Review by Jim Sinclair OBE.
has not been kindly
treated in the Australian media since achieving independence
in September 1975. The only accounts that Australians usually read in
newspapers or see on television are about crime or corruption. Few
stories are ever told.
there are many
thousands of us who spent the best years of our lives there retain fond
memories of PNG,
and it is undeniable
that it still exercises a spell.
this book, Stuart
Hawthorne has written an affectionate account of his boyhood years in Port
capital city of PNG,
during the two
decades before Independence,
and of his eventual
departure as a young man. The outstanding feature of this well-produced
the more than 400 photographs, in colour and monochrome, that
narrative. Some were taken by the author, others by many contributors,
whom are acknowledged.
selected, and of generally excellent quality: all too often photographs
in books of this type purely because of their historical significance,
certain minimum quality level is really essential if a book is to
has been achieved here. Hawthorne
has also included a
useful selection of brief articles from contemporary PNG
newspapers, which add
to the experience, and maps of the town.
author takes his
reader on a nostalgic journey through the Port
of yesteryear. His
chapter headings tell the story to those who knew the Port
of the 1950s and
1960s: At Home, Weekend Diversions, A Paradise for Kids, Good Sports, Bomana War Cemetery,
A Working Port,
Hanuabada, Hiri Voyages, The Yacht Club, Gemo Island,
the Streets of Port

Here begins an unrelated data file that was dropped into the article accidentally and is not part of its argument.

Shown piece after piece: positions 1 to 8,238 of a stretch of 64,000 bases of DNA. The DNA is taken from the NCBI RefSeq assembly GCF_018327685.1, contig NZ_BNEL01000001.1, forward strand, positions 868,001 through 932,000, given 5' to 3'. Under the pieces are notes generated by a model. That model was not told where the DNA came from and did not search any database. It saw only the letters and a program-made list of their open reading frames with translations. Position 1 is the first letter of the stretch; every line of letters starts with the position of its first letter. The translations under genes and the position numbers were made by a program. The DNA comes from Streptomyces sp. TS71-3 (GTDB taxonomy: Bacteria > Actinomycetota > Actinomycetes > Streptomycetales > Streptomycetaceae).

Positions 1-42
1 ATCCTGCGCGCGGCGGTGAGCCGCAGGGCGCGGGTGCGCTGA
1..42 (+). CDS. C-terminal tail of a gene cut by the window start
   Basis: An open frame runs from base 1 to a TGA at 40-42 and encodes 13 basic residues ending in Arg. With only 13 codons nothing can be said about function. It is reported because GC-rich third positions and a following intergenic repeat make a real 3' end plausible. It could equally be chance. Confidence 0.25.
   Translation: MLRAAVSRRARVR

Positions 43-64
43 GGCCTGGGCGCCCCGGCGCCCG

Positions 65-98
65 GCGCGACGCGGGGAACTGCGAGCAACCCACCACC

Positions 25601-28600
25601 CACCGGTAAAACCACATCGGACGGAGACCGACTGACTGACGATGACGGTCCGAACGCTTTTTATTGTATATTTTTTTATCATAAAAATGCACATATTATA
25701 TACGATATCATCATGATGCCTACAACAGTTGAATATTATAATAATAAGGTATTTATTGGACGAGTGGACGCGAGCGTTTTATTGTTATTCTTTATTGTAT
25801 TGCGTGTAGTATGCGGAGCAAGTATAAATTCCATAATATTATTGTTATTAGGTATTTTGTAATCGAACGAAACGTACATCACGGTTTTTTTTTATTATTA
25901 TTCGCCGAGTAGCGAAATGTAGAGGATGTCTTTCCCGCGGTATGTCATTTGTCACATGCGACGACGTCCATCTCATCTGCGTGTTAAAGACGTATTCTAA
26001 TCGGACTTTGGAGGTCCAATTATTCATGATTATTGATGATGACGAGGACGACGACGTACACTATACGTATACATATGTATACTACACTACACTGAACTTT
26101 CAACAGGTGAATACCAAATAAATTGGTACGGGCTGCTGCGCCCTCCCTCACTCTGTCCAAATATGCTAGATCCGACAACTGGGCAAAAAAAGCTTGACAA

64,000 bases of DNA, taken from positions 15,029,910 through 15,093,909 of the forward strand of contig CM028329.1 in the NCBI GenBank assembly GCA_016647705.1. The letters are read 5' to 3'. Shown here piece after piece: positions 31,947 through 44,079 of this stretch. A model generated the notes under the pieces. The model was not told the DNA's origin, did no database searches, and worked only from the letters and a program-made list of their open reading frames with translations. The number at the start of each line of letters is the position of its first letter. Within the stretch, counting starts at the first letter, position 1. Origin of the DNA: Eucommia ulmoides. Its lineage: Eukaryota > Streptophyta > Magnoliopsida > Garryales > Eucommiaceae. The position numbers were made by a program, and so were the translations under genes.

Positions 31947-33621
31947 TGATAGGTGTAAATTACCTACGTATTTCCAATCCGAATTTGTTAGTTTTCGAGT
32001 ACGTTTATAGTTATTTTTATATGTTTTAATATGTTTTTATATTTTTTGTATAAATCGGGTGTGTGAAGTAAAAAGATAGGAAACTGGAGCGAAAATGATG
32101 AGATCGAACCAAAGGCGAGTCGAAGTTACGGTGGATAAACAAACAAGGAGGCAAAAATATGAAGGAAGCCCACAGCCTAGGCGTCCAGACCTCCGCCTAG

Moresby, Koki Market, Sogeri Show, and Town and Country, Going Finish.
hardly necessary to make any further comment, the headings say it all.
devotes one chapter
to an attempt to explain why the fortunes of PNG,
have so dramatically
changed since Independence.
This is the least
convincing part of the book, for it is manifestly impossible to do
such a huge and complex subject in a matter of 20 pages. Yet he does
telling points. I am pleased to note that he has given considerable
the late Sir Donald Cleland, Administrator of PNG
during most of the
period covered in this book. I believe that historians of the future
kind to Sir Donald.
is a book that
should find a place in the libraries of all who lived and worked in the
It is lively, well
presented, and of a handy size. I recommend it to all PNG
old-timers, and to
those who want to know a little bit more about the fascinating country
just off the tip of Australia.
know more about PNG:
we administered the
country from Federation to 1975. What happens in PNG
should matter to us.
You can literally almost throw a stone from the northernmost point of
Queensland to the southern shore
How many Australians
Review by Shirley Webb.
an amazing book!
Thoroughly researched and profusely illustrated. I was captivated from
Hawthorne, has sought to record events and images from pre-independence
when post war
optimism and freedom brought a unique quality of life to those living
capital city of Papua
He writes from a
passionate desire to expound and defend the beautiful, peaceful, secure
life we grew up in – in response to criticism of the modern city of Port
as being a dangerous
and filthy place to live, with a corrupt and incompetent government.
empathy with the PNG
particularly evident as he describes the staging of the South Pacific
Games in Port
in 1969. He reaches a
deeper level to look behind the events themselves and shows us another
perspective, which was to bring about significant growth of a national
book is written in
an informal, conversational style which flows easily and makes the
part of the experience. The author uses exposition to present facts as
as possible, while interspersing this with personal recounts. He has
in allowing the reader to interpret the text and photographs in the
their own experiences. The inclusion of detailed maps and press
in understanding and brings memories to life.
chapters to a brief analysis of some of the circumstances that have led
a profound change in lifestyle in Port
His conclusions are
drawn logically from the evidence uncovered by accurate research.
descriptive pictures and accurate in detail this book is a valuable
resource. I highly recommend it to anyone who has grown up in PNG
or has a fascination
with the way things were.